I am a fourth year student working towards my BSc in Aquatic Resources and Biology. I have always been interested in animal behaviour and conservation so taking these programs at StFx seemed like a perfect choice for me. This summer I am working as a research assistant, mainly dealing with behavioural toxicology in the American Lobster. I am very excited to be working with Dr. Wyeth and Ella Maltby on this project and am excited to see what we can discover. After my undergrad, I hope to continue on with my studies in marine sciences.
I am a second year student with a major in biology. Born in Egypt, I have lived in Montreal for 7 years before moving to Antigonish. I am very excited to start doing research this summer, as I will be able to learn new things and gain a lot of experience. I will be working with Alex, studying gene expression in the nervous system of Lymnaea. Doing this research will also help me prepare to do a master’s degree after graduating, in hope of applying to medical school in the future. My other hobbies include playing soccer, video games and watching anime.
I’m a second year student in the Bachelor of Business Administration Program, and I’m from We’koqma’q First Nation. I had not aimed towards going into science until I heard of this research project that was involving my own community. I’m honoured to take this position doing research for the summer involving anti-fouling. It’s amazing to be able to experience a different environment and also to be a part of this project because it’s beneficial to my community. I’m very glad that I got the opportunity to open a whole new world to me in the biology and chemistry departments. I’m really looking forward to spending the summer doing research, and will be testing anti-fouling materials in We’koqma’q with Michelle Hodgson.
Entering St. FX as a mature student, I was able to take some time off between high school and university. During that time, I travelled to various places, but the most memorable experience involved 3 short weeks of volunteering at an elephant sanctuary. It was during that trip that I discovered how passionate and interested I am in wildlife, and specifically, wildlife conservation.
Now going into my third year as an Honours student in Biology, I’m extremely excited that I am involved in my second year of research. After completing my first year, I was lucky to receive a research position studying one of Canada’s rarest plants, Geum peckii, located in Brier Island, NS.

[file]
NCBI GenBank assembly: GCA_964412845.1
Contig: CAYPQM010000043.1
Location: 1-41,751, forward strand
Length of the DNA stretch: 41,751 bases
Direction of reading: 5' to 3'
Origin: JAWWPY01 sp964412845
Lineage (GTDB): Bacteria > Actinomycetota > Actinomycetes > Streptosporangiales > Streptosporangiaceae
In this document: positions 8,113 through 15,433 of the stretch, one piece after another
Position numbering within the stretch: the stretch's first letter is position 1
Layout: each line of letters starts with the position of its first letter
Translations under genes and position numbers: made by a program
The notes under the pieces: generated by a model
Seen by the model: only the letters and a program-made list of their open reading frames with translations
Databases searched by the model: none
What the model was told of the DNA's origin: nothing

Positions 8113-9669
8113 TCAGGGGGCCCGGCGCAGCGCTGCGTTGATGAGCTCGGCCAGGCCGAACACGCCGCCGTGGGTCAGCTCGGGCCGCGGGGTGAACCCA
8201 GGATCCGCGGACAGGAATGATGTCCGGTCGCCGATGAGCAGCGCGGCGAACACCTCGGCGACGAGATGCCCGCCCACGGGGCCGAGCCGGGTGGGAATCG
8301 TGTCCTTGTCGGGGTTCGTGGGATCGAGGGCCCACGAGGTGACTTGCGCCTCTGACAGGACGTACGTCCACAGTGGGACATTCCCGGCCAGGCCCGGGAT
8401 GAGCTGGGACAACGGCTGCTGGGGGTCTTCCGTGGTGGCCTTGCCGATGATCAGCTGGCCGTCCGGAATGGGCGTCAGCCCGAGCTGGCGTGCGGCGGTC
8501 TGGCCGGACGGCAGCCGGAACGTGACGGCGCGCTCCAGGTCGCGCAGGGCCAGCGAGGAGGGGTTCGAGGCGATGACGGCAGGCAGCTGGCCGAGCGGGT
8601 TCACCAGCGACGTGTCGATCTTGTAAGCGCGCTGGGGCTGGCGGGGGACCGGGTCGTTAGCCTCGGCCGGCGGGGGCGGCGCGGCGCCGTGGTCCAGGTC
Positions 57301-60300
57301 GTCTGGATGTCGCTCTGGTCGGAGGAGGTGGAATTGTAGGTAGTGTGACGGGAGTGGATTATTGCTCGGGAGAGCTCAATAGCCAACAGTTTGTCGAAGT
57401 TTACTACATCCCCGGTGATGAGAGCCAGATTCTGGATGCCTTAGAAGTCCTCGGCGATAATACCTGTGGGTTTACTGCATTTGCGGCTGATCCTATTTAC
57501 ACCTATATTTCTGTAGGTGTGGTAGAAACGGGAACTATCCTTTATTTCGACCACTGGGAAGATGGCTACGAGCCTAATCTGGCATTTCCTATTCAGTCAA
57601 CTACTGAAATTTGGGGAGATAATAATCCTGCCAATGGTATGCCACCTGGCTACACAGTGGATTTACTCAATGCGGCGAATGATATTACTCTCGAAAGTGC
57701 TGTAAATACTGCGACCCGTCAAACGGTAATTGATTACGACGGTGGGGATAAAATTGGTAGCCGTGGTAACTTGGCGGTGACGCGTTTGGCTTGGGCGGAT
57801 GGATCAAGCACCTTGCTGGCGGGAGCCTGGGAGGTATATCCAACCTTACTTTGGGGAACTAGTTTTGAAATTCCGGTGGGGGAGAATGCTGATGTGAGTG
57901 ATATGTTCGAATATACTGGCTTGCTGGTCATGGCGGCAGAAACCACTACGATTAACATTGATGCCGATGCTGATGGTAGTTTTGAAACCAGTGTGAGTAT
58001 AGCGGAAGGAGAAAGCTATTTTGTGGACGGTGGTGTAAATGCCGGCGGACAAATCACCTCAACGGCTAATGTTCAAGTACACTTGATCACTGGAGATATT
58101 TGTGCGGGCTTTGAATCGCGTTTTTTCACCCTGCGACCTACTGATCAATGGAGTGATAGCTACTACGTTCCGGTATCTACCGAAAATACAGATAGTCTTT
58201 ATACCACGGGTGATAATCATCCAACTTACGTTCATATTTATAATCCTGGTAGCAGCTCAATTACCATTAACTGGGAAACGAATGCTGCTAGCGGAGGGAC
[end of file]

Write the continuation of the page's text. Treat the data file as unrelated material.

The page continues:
As a new member of the Wyeth lab, I will be collaborating with two other students to find environmentally friendly antifouling coatings in hopes that we can apply our methods to aquaculture netting.
After I finish my undergrad, I hope to do a Masters degree relating to either wildlife conservation or animal behaviour.
I am a fourth year student pursuing my BSc in Honours Chemistry. I am originally from Ottawa, and for the past two summers I have worked at the Children’s Hospital of Eastern Ontario (CHEO) Research Institute researching rare genetic disease including developing a zebrafish animal model for Pyridoxine-Dependent Epilepsy. This year I am working on developing environmentally-friendly antifouling surfaces for marine aquaculture, specifically against mussel fouling in the Bras D’Or lakes in Cape Breton as part of my thesis work. After my undergraduate degree, I am interested in pursuing a career in medicine, and I hope to someday have the opportunity to join Medecins Sans Frontieres (Doctors Without Borders). I would like to always be involved in research in some capacity throughout my career. My other interests and hobbies include drawing and painting, singing and playing guitar, running, playing soccer, skiing, being a coxswain on the StFX Rowing Team and a member of the StFX Tennis Team, hiking and traveling.
Big kudos to Alexa Nicholson, Hannah Stevens, and Carmen Landry – the WyethLab graduation class of 2018! We’ll miss their scientific acumen, energy and dedication, but of course wish them all the best in their next adventures. They are destined for big things – Hannah and Carmen are heading off to medical school, and (probably) dentistry for Alexa.
We’ve just wrapped up a great week at the annual meeting of the Canadian Society of Zoologists. Alex Young and Areej Alansari presented their snail research – on neural gene expression and navigation behaviour, respectively. Ella Maltby presented her work from the last couple years on ultraviolet light as an antifoulant. And Russell went in a new direction, sharing research on crow behaviour conducted by the 2015 and 2016 students in his 4th year Animal Behaviour course.
Lots of congratulations to share…
Carmen Landry submitted the final version of her Honours thesis.
Unfortunately, I had to miss Student Research Day this year while travelling in Europe. But the WyethLab was well represented! Carmen Landry won the top award for oral presentations sharing her work on reference genes for qPCR in snails. Although they didn’t compete for awards, I’m reliably informed that both Ella Maltby (poster) and Amelia MacKenzie (talk) did a great job with their presentations on antifouling research.
I have just returned from a quick trip to Europe. The first half was participating in Journal of Experimental Biology Symposium 2018: Linking brain and behaviour in animal navigation. Spring time in the shadow of Mt Olympus in northern Greece was a great place to meet and discuss the forefront of navigation neuroethology. And then the second half was quick visit to meet up with Alex (Wyethlab MSc student) and Dr. Daniel Jackson at University of Göttingen. Alex is visiting Dan’s lab to learn in situ hybridization methods in the pond snail, Lymnaea. Some good conversations with Dan – hopefully leading to further interesting collaborations in the future!